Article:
"And this is the TORAH - a person who dies in a tent, everything in the tent becomes tamey [unclean] for seven days. And any open vessel... it too becomes tamey..." (19:14-15)

Based on our above definitions of CHOK & TORAH, this law [of how one contracts "tumat meyt"] should be considered a "chok" for it describes a set law that never changes! Why then does 19:14 introduce this law as a TORAH?

The answer is quite simple. If one reads the next set of pesukim carefully, it becomes clear that the phrase "ZOT HA'TORAH" in 19:14 is INTRODUCING the procedure that is defined later on 19:17-19. Or, in other words, we need to add the word 'for' in 19:14 [i.e. a "lamed" after "zot ha'torah L'adam asher yamut b'ohel..." [which is implicit based on the context]. In this manner, 19:14-16 should be translated as follows:

"This is the TORAH  - FOR:

  1. The case when a person dies in a tent, then everything in the tent becomes "tamey" (19:14), [and for...]
  2. Any open vessel in that tent (19:15), or
  3. Any person who touched a dead body in the field or bone or grave (who also becomes "tamey" (19:16)

THEN: for any of these "tamey" persons or objects, we must take from the "efer" [the ashes of the heifer] and put it into a vessel with water (see 19:17) in order to perform PROCEDURE #2 [i.e. "torat ha'za'ah"], as explained in the next set of pesukim:

"A person who is TAHOR [clean] shall take an hyssop branch, dip it in the water [mixed with the ashes], and then sprinkle it on (either) the tent and vessels, or on the person who touched the bones... or who touched a grave..." (see 19:18).

This procedure, as described in 19:18, was first introduced by the phrase "zot ha'TORAH" in 19:14. The next pasuk (19:19) informs us that this procedure must be repeated on both the third and seventh days (see 19:19).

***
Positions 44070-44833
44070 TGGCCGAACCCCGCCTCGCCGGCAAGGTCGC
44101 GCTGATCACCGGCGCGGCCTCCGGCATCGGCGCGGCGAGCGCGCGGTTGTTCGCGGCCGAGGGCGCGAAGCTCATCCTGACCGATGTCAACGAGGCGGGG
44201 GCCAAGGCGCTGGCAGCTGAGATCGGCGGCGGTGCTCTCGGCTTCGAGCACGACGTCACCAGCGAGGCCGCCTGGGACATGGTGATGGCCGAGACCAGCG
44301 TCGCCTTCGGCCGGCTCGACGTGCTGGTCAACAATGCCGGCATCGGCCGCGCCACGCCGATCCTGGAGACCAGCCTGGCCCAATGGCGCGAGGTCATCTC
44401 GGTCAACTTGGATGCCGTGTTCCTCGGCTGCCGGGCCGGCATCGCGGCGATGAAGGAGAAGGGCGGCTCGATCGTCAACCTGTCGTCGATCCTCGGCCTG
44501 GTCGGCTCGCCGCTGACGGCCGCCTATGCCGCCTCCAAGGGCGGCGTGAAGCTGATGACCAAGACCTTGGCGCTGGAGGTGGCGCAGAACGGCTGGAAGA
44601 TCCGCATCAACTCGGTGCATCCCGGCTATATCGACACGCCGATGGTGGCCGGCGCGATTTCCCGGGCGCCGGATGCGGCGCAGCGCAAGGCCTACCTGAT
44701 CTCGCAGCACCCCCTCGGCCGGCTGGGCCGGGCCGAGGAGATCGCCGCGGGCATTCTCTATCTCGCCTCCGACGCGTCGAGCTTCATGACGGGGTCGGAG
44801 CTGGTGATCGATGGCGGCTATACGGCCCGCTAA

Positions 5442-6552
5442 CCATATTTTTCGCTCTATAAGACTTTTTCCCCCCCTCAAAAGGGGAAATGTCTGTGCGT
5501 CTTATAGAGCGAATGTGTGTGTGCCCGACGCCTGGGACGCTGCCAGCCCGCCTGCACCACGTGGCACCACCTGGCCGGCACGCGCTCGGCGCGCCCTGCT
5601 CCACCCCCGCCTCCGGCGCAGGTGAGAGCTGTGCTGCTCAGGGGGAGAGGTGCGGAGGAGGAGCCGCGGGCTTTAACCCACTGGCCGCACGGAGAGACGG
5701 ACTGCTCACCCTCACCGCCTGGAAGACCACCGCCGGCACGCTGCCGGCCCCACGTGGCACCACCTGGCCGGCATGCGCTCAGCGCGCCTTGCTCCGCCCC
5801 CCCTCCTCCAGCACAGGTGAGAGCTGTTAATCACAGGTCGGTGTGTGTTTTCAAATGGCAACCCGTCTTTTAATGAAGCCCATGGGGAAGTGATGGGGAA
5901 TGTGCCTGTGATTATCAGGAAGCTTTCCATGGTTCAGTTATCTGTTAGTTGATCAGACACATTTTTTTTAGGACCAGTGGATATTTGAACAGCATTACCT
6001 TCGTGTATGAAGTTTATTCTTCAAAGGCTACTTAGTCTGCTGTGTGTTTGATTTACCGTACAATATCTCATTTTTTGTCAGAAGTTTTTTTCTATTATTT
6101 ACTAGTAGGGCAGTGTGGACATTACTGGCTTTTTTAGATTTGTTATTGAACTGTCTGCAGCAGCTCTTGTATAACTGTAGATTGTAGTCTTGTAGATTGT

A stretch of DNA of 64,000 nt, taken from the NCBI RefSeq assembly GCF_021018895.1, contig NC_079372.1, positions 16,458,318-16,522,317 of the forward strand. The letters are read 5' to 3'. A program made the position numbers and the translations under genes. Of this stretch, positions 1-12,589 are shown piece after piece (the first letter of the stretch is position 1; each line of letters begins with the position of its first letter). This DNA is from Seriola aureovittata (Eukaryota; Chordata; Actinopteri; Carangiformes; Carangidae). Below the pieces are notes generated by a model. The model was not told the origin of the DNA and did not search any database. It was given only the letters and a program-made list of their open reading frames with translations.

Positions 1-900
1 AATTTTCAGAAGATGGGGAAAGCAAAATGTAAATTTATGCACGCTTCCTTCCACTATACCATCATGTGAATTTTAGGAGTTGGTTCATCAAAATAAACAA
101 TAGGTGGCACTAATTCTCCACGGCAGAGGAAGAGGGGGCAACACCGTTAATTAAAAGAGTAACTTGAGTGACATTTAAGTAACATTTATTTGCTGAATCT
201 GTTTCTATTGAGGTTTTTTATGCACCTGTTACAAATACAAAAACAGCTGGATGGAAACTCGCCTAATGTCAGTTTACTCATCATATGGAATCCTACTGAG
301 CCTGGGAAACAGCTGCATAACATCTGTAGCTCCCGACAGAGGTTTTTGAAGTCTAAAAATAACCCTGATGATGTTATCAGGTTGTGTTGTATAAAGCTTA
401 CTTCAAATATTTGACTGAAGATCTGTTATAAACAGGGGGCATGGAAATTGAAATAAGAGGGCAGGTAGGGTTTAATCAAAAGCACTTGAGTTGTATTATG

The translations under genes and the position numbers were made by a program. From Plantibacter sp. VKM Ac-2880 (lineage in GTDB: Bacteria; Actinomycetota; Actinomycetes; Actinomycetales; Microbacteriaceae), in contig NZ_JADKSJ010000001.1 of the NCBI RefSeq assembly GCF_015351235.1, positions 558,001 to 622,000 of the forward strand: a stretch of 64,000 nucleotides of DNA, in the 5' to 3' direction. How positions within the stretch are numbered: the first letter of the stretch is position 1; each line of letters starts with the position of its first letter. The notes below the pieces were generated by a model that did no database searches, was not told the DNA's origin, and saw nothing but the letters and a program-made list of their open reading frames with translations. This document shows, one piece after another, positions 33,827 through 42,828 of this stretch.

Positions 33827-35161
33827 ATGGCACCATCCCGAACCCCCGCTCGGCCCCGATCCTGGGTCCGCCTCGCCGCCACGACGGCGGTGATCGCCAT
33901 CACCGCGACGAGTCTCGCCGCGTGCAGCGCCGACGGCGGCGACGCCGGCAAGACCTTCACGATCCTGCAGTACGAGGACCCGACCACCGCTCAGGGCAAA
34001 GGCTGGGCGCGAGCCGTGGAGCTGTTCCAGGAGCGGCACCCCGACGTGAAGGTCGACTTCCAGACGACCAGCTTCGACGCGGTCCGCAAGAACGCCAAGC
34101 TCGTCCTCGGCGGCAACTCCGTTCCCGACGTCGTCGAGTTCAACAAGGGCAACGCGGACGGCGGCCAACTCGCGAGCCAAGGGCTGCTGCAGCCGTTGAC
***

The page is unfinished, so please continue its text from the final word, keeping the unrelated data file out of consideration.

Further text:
The Chukim of Procedure #2

This second procedure, just like the first procedure, is also accompanied by certain consequential "chukim":

  1. He who sprinkles the water becomes "tamey" (19:21);
  2. Anyone who touches this water also becomes "tamey" (19:22).

[i.e. "tamey for one day, he must wash his clothes and then he becomes "tahor" at sunset.]

Note how both Procedures #1 and #2 carry with them very similar consequential CHUKIM, i.e. anyone who is involved in this process of either making the "efer", or sprinkling it on someone else, becomes "tamey".

Chukat HaTorah

Based on these definitions, we can suggest an explanation for the opening phrase "CHUKAT ha'TORAH" that introduces these laws (see 19:1). As we have shown, this chapter contains many special CHUKIM that relate to the TORAH (procedures) of "tahara" from "tumat meyt", i.e. (1) making the ashes and (2) sprinkling the "mei chatat" - water w/ashes.

Each of these two procedures carry special "chukim" that accompany these procedures: The special chukim all have one common denominator. Anyone involved in these procedures for cleansing one who is "tamey" - he himself becomes "tamey". This strange CHOK that by making someone else TAHOR you become TAMEY is an inherit 'statute' [CHOK] of this 'procedure' [TORAH]. Hence, this may be the technical meaning of this introductory phrase "chukat ha'torah", i.e.

  • The CHOK that everyone involved becomes "tamey" in
  • The TORAH [procedure] required to cleanse "tumat meit".